A range of bridge widths may be suitable for different embodiments of the invention. One factor to consider in choosing bridge width is the behavior of the calibrant solution (solution containing the calibrant or its precursors) that is being applied to the microbridge. A droplet of a calibrant solution may spread to hundreds of micrometers in diameter on a featureless surface, depending upon the droplet surface tension and the surface wettability. Bridges (microbridges) that are narrower than the expected drop diameter on a featureless substrate can be used provided the solution does not spill over or drop off the edges of the bridge. For example, surface tension at the edges of a bridge can prevent spilling over the edge, which would result in nonuniform heating of the totality of calibrant solution and consequently excessive temporal spread in the release of calibrant into the vapor phase. The surface of the bridge may be coated to repel the solution, thereby reducing spreading by changing the contact angle. Viscosity can be increased by using less solvent for a given amount of calibrant or calibrant precursor or by using different solvent combinations. If a porous absorbent is used, it can absorb the droplet and then the solvent can be evaporated. With current drop-dispensing technology that is capable of applying tens of picoliters of solution, bridges down to approximately 50 micrometer width (surface width) are suitable for some embodiments. This number may go lower if adequate control of the dispensing of smaller drops becomes possible. The upper limit of bridge width is in part dictated by the areal density of bridges that is desired. Bridges that are approximately 100 to 200 micrometers in width have been fabricated. Bridges of such widths can easily contain deposited calibration drops using currently available drop-application technology. However, wider bridges can be used in other embodiments of this invention. The upper limit on bridge width will depend in part on the ability of a bridge of a certain width and thickness to be rapidly heated to rapidly release the calibrant into the vapor phase. Release is considered to be rapid when the calibrant is released into the vapor phase during a time interval that is sufficiently short that the time of introduction of the calibrant into the separation region does not produce an unacceptable increase in the analyte peak width at the detection point of the analytical instrument.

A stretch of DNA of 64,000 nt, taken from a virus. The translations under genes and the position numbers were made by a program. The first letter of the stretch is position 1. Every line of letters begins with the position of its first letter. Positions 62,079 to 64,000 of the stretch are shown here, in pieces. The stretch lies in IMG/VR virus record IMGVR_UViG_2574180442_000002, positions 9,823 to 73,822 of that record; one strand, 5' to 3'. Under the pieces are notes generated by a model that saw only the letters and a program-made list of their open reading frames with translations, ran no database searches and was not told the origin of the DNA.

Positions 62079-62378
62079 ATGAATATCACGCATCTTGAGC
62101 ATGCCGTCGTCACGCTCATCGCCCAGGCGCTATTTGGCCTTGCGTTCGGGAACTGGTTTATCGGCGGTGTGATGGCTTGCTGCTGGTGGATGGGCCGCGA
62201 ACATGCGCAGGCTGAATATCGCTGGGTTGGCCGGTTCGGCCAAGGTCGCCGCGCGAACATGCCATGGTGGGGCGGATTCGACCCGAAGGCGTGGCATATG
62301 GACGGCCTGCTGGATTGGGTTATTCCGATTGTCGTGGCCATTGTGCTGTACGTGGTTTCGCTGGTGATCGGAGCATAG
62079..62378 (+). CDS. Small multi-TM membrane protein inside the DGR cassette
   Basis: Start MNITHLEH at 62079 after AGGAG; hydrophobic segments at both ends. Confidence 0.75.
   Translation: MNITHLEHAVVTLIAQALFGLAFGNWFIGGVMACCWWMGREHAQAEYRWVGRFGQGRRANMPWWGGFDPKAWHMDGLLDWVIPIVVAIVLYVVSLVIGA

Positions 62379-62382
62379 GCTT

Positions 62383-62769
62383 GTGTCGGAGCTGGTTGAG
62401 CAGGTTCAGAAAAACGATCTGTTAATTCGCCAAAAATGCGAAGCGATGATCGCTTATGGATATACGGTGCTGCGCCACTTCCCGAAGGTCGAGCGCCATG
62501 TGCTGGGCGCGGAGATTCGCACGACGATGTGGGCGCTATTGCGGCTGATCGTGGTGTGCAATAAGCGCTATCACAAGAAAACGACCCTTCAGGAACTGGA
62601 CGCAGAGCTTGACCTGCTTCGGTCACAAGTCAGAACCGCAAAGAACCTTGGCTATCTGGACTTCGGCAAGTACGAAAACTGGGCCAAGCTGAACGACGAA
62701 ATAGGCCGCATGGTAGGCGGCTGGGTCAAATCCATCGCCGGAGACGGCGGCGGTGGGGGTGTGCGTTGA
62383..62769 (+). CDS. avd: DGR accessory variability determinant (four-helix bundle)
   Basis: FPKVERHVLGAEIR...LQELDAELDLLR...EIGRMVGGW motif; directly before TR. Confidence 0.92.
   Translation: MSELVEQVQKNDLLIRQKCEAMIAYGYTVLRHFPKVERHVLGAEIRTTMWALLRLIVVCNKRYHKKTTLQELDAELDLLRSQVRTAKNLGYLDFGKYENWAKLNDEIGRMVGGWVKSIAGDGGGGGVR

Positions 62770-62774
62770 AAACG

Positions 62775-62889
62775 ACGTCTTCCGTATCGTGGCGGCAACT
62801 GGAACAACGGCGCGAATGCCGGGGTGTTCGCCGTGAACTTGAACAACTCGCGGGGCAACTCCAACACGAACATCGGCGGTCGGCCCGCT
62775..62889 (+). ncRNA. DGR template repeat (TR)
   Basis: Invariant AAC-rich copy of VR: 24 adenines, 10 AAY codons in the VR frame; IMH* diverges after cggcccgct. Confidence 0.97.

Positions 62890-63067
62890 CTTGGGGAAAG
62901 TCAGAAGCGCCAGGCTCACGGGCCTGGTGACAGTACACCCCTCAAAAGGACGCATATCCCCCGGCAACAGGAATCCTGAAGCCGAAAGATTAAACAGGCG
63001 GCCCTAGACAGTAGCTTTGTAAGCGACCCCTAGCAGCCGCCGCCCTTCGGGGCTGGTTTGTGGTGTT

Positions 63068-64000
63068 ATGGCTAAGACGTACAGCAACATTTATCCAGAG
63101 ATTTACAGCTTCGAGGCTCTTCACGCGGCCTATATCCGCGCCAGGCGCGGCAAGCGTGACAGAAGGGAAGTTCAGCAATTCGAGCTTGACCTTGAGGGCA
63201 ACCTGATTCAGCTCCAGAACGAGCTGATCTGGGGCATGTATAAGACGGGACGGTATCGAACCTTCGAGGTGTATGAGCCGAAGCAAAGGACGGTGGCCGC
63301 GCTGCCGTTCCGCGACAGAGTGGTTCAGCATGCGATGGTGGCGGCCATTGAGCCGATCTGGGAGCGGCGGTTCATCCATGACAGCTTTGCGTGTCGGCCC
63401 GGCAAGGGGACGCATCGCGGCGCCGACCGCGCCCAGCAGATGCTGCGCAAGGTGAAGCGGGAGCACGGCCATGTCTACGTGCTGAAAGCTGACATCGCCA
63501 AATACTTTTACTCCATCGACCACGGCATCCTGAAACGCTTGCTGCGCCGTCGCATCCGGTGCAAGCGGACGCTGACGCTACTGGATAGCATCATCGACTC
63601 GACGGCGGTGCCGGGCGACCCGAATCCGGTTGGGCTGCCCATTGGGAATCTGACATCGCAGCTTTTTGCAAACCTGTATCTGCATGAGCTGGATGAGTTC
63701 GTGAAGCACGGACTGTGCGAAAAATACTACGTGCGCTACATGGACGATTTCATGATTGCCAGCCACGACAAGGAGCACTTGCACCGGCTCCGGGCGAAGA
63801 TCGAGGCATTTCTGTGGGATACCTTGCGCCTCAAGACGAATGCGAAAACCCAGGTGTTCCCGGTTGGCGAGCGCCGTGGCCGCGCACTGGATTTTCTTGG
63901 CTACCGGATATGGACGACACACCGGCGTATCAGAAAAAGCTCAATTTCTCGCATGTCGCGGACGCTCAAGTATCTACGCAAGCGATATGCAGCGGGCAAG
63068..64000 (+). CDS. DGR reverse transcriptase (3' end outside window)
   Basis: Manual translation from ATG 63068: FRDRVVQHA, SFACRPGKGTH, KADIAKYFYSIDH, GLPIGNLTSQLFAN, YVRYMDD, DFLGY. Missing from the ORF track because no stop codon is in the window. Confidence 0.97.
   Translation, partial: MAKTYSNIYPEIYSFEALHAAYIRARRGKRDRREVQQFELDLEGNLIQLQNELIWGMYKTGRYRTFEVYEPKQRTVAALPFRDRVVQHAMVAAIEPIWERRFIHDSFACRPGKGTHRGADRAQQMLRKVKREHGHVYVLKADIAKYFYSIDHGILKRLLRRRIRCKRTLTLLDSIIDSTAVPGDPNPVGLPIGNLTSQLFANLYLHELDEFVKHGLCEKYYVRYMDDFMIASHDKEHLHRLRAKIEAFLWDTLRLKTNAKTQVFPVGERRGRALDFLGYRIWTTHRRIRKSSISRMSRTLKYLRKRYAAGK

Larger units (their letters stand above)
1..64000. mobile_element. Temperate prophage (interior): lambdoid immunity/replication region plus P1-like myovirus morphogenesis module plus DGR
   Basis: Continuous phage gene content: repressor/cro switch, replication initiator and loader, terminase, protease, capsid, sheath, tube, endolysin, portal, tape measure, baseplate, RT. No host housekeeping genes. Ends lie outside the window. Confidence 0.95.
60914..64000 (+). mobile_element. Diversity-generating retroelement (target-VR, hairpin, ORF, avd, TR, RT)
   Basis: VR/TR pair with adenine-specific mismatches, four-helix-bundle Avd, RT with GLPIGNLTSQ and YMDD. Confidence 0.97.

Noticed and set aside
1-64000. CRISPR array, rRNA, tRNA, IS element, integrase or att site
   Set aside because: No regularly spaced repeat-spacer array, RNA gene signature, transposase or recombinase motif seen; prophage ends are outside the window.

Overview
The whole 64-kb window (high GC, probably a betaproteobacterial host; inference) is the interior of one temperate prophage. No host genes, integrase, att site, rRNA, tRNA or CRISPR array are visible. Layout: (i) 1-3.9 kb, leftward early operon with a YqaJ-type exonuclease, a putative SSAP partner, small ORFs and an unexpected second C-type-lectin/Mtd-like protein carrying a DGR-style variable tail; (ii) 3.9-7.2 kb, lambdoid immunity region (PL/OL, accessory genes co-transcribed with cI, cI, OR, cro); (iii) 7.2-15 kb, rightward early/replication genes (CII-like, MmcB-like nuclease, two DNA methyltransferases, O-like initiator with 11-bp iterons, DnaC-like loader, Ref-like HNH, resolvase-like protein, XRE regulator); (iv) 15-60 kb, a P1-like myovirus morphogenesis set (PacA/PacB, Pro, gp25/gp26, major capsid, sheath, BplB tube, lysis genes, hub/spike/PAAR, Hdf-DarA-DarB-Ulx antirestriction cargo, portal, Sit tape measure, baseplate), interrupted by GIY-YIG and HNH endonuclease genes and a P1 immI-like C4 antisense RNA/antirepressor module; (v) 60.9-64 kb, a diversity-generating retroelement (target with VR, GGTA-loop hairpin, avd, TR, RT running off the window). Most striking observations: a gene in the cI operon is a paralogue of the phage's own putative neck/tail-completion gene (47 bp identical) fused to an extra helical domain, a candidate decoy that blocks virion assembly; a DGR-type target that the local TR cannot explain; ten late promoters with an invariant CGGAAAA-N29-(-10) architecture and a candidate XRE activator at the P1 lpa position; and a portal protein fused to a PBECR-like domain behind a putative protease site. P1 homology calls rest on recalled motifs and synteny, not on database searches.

The length of a bridge can be varied based upon considerations of mechanical strength and the number of calibrant drops that are to be used in a particular embodiment. For example, bridge length (surface length) can vary from approximately 50 micrometers to approximately 5000 micrometers. These numbers will depend upon the mechanical strength of the bridge material, with mechanically stronger materials enabling longer bridges. Longer bridges are more fragile; for many embodiments, a length of approximately 1000 micrometers provides the space for multiple independent drops of calibration solution while not being so fragile as to break easily. If the bridge length is too short, the heated region will not have good thermal isolation from the surrounding layers and substrate. In some embodiments, bridge lengths between approximately 200 and approximately 600 micrometers have been used based upon a balancing of these concerns for nitride-encapsulated polysilicon microbridges.